At the present time, there is no need to report the distance of tumor to closest resection margin. Indeed, there is no data to date on the prognostic value of close margins as an independent or co-variable.

Lymph Node Metastases

Although controversy still exists in regard to the prognostic value of nodal metastases in papillary thyroid carcinomas, the reporting on lymph node status is mandatory since positive nodal metastases most often lead to RAI therapy. The pathologist should also comment on the presence or absence of extranodal extension since the latter was shown to increase the risk for distant metastases and death [24].

Papillary Thyroid Microcarcinoma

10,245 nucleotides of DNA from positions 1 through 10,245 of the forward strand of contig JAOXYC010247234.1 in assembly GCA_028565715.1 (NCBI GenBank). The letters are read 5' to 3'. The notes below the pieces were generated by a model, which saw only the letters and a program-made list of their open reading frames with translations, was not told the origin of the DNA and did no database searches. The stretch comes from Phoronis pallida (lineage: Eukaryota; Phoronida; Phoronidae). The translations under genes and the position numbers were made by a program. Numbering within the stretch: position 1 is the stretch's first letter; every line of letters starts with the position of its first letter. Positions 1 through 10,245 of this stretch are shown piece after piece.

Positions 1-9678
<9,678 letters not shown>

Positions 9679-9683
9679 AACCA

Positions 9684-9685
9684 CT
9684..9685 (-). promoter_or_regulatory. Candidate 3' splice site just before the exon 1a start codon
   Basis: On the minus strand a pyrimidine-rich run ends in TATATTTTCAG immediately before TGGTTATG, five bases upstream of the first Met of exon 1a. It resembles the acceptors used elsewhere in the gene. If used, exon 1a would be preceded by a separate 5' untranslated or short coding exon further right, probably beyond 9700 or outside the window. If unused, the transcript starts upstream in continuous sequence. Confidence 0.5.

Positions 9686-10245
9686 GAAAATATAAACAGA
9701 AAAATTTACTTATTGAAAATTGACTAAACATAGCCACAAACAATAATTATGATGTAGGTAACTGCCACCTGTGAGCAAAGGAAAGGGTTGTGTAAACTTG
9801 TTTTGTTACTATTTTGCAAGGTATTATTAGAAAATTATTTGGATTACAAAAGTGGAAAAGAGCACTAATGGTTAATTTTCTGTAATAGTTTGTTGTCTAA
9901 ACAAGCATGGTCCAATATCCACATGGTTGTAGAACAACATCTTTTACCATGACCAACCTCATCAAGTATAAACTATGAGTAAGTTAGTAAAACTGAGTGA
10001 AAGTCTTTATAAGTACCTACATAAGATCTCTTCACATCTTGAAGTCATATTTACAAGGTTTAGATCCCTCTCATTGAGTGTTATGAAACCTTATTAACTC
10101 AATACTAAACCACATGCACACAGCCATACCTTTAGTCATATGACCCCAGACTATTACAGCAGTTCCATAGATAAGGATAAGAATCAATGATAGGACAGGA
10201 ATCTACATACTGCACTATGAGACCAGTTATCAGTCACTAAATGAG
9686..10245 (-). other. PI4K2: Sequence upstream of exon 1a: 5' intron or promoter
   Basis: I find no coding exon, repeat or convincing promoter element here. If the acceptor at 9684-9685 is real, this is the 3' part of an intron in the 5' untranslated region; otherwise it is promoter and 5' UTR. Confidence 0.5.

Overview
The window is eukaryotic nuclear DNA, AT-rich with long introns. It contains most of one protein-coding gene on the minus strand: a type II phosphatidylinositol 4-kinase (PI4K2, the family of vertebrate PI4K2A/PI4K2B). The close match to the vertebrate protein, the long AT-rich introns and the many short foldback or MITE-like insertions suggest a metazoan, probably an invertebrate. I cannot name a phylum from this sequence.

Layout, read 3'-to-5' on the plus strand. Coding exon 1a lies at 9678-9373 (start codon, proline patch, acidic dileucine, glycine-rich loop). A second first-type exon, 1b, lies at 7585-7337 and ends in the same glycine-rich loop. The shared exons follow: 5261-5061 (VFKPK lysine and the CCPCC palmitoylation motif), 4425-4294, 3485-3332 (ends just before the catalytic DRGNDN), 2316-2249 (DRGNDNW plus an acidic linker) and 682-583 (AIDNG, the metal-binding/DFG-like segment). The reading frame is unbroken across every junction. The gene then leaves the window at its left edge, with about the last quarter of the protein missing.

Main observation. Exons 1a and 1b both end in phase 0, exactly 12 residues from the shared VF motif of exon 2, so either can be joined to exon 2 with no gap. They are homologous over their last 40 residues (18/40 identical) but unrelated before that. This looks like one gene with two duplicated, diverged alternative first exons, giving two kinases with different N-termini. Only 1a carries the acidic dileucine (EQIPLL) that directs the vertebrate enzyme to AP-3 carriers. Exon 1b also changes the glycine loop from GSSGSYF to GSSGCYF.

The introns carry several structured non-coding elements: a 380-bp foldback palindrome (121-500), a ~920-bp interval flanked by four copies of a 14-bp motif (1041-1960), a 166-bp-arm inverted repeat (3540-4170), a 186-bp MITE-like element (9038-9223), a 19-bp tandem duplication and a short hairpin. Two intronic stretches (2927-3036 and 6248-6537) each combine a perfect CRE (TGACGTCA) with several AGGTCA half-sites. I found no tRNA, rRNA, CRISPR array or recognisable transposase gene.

This variant of papillary thyroid carcinoma is defined as any focus measuring ≤1 cm. [4] Such papillary thyroid microcarcinomas usually are incidentally identified in thyroid glands removed for other reasons. There is general agreement that no additional therapy is needed for these incidentally identified foci of thyroid papillary microcarcinoma and, in order to avoid overtreatment, it is worthwhile to consider indicating in the pathology report that these foci have an extremely favorable prognosis and should not be used as a reason for additional therapy (e.g., completion thyroidectomy and RAI). Given their rather common identification in all thyroid gland resections and their indolent biologic behavior, it is not the recommendation of the CAP Thyroid Cancer Protocol to issue a protocol for each case in which incidental papillary thyroid microcarcinomas are found. An exception to such practice would be considered in those examples of papillary thyroid carcinomas measuring ≤1 cm but representing the primary reason a lobe/gland was removed. The tumor could have been discovered clinically (palpable, visible nodule) or by imaging. Given the more sophisticated diagnostic (e.g., imaging) modalities currently available, smaller (i.e., <1 cm) lesions are being identified and resected. In such circumstances, where the primary reason for thyroid surgery is to excise a subcentimeter focus of PTC, then reporting should follow the CAP Thyroid Protocol.